Q: I believe you once told a caller on public radio that Joneses’ is the possessive of Jones. I’ve always believed that you should add an ‘s to a word that ends in s to form the possessive. Isn’t Joneses the plural while Jones’s is the possessive?
A: I don’t recall the show, but you may have misunderstood me. Also, Jones’s and Joneses’ are pronounced the same way, which may have contributed to the confusion. Here’s how to form the possessive of a name that ends in s.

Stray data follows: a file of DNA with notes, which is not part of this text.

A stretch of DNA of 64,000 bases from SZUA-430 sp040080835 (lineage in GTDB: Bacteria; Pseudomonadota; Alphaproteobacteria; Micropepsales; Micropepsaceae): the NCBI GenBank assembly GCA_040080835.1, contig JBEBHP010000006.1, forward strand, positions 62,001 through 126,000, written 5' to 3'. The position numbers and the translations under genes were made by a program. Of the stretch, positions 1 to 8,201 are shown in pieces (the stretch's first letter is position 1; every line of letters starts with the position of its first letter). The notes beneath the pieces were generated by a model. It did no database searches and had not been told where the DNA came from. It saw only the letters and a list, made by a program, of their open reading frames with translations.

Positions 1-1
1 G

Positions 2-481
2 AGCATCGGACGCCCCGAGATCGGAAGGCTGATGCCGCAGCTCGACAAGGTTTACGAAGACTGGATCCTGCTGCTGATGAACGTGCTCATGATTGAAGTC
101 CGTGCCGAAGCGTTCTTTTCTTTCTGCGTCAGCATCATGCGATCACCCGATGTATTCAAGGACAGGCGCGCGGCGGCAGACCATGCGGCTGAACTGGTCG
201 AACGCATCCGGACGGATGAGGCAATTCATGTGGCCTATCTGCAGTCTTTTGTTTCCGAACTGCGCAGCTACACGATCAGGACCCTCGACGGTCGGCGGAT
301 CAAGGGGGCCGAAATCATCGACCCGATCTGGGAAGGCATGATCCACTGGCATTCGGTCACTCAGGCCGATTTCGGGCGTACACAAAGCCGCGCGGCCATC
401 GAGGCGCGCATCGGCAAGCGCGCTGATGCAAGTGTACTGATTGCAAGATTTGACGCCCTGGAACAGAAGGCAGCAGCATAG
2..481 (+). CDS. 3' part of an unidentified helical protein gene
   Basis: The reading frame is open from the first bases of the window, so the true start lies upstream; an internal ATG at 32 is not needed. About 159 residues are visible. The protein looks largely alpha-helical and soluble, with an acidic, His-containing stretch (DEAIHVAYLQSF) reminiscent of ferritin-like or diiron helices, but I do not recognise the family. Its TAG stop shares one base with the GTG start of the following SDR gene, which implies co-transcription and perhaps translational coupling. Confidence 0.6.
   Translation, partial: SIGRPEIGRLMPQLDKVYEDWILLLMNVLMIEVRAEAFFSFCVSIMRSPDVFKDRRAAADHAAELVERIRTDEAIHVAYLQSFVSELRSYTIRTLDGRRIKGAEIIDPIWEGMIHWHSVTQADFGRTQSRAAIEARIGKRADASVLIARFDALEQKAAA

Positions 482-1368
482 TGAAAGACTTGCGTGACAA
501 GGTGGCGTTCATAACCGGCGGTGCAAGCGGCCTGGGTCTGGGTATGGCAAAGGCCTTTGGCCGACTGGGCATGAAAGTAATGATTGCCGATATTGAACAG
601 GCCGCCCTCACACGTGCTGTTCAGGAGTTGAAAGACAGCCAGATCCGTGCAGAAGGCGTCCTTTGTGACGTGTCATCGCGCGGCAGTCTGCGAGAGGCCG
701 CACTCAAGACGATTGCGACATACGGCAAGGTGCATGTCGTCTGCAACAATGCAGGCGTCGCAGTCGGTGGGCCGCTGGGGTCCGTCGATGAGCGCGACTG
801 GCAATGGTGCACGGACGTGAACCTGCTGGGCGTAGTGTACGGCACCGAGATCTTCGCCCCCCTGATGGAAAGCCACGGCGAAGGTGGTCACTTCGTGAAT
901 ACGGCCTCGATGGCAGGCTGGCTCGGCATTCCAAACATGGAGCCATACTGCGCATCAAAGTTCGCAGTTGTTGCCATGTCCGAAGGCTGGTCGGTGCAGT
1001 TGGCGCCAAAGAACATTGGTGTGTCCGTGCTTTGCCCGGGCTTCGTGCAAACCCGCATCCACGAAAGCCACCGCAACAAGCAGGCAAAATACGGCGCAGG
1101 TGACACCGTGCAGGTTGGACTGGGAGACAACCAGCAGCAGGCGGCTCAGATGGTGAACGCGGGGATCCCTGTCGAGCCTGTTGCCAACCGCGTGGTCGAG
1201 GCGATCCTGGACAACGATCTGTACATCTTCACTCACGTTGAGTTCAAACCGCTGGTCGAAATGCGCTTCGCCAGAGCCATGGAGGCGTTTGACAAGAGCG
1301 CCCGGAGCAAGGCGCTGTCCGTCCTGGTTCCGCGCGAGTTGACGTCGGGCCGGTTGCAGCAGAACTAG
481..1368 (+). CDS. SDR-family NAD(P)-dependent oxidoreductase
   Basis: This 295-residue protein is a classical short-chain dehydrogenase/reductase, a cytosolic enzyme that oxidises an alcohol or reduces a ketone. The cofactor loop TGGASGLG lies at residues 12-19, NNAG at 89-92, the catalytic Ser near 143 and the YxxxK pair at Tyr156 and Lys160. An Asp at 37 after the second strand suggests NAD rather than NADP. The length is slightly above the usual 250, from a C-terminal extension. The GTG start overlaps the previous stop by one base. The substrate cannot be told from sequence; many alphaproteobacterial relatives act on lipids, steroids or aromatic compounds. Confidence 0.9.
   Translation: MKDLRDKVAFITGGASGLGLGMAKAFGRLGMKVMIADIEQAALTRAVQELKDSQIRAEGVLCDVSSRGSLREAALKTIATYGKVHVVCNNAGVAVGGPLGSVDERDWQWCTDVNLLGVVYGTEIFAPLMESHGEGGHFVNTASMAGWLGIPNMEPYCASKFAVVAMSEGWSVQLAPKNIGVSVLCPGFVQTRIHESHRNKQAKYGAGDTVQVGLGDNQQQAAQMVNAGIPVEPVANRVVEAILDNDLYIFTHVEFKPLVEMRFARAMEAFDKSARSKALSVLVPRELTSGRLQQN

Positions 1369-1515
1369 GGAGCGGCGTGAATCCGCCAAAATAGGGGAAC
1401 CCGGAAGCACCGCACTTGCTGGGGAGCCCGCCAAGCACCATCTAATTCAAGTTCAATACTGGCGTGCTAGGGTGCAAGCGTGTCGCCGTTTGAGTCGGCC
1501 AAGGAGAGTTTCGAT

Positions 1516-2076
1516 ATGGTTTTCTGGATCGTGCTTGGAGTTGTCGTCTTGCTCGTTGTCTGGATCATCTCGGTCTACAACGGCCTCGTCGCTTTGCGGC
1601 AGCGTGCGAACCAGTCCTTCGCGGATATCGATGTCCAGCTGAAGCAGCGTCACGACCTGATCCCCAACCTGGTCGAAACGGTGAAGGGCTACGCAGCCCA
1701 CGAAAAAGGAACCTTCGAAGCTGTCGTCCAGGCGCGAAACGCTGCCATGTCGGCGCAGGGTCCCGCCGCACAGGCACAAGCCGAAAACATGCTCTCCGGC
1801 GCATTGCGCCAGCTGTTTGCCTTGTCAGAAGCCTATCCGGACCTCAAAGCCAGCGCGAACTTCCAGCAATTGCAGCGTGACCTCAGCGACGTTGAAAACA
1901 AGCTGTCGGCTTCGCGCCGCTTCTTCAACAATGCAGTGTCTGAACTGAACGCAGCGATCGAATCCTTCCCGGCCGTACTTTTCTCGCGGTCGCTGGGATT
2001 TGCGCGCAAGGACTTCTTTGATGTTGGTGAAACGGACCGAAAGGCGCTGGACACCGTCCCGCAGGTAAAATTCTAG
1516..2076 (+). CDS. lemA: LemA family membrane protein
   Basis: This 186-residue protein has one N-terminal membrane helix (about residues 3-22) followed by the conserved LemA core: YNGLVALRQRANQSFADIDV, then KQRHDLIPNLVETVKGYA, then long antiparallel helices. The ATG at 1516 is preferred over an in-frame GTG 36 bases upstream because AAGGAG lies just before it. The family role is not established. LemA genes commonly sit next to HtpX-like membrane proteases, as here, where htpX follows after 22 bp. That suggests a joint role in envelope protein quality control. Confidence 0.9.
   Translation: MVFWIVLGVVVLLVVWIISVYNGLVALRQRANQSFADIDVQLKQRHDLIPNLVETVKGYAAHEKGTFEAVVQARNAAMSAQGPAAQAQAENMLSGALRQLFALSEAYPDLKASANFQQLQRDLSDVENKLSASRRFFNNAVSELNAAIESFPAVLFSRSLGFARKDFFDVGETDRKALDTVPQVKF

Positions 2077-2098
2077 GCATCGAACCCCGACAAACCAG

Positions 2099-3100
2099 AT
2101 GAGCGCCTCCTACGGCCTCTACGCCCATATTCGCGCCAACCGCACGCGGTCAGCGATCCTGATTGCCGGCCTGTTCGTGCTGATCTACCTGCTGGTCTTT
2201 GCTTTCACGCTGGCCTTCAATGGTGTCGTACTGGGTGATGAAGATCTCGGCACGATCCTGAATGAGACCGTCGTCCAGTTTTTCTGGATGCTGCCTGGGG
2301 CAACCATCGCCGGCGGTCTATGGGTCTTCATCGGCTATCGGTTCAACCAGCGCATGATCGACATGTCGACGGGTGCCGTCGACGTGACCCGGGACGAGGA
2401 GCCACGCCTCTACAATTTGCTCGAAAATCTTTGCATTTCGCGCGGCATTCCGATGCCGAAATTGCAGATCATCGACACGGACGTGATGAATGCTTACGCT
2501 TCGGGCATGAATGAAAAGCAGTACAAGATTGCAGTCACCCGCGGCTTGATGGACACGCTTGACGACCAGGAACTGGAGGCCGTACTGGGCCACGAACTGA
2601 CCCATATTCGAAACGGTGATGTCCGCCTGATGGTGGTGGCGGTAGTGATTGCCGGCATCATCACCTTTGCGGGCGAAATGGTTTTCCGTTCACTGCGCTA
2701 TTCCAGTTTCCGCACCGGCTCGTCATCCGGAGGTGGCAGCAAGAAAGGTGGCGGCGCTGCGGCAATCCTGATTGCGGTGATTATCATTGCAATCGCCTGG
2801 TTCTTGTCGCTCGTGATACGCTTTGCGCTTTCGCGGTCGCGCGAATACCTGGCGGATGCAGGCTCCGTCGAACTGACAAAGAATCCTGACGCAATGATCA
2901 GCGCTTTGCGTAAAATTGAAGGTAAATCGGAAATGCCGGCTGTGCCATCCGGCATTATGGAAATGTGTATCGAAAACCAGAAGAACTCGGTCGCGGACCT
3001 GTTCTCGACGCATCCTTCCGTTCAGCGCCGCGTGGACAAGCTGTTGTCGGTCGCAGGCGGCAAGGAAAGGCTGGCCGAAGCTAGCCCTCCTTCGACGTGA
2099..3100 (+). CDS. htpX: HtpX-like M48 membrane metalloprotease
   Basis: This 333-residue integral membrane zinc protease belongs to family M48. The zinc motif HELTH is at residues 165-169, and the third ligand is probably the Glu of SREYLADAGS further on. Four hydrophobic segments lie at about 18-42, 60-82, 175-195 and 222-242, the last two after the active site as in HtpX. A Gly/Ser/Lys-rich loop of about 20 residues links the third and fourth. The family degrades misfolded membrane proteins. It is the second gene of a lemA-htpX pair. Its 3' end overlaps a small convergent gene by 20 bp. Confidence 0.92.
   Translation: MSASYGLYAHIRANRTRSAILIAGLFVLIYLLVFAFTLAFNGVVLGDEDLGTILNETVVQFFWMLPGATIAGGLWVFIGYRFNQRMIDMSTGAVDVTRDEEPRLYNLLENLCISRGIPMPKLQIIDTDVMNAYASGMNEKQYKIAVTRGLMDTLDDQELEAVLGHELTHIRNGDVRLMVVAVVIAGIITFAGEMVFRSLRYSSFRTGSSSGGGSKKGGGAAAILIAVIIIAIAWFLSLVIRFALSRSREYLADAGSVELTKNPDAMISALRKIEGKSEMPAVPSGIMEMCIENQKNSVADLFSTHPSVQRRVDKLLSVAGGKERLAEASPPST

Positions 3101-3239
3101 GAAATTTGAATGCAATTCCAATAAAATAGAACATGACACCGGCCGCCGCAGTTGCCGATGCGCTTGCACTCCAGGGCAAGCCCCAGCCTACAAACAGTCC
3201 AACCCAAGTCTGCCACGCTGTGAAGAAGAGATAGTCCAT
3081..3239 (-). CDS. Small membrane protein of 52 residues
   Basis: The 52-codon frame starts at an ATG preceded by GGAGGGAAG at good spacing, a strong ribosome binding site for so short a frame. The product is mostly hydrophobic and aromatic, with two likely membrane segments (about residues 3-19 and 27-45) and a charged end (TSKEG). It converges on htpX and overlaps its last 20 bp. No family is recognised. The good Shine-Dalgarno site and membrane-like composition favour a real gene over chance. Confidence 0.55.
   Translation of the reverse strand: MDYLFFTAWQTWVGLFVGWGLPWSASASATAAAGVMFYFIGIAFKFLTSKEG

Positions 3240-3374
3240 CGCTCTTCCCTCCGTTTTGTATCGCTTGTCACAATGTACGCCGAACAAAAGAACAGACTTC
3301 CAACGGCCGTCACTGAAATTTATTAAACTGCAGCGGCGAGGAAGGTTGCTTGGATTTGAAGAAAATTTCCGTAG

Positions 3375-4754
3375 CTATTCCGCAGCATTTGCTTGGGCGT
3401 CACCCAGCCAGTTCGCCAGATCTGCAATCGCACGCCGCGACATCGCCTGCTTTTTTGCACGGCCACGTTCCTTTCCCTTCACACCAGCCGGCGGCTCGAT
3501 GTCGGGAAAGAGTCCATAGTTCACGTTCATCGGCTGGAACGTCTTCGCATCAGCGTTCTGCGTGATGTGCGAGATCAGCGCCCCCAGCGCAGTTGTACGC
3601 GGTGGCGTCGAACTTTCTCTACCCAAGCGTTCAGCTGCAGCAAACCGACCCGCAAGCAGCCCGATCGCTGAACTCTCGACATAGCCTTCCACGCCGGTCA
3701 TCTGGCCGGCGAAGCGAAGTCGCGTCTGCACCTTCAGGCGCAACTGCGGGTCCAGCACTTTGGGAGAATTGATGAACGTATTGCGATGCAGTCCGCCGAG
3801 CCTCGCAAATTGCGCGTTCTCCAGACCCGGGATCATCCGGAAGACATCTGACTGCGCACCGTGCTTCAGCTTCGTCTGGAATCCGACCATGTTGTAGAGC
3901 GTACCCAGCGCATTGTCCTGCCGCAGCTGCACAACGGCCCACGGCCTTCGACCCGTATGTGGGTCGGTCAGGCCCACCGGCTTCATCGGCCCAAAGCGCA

You add ‘s to a singular name that ends in s: “Mr. Jones’s boss sent him a Christmas card.” But if you’re talking about more than one Jones, you add es to make the name plural and an apostrophe to make it possessive: “The Joneses’ Christmas card had a picture of the whole family, including the two yellow Labs.”
The same is true for the possessive plural of any word that ends in a hissing, shushing, or buzzing sound (s, sh, ch, x. or z). You add es to make the word plural, and then add an apostrophe to make it possessive.
I hope this clears things up.
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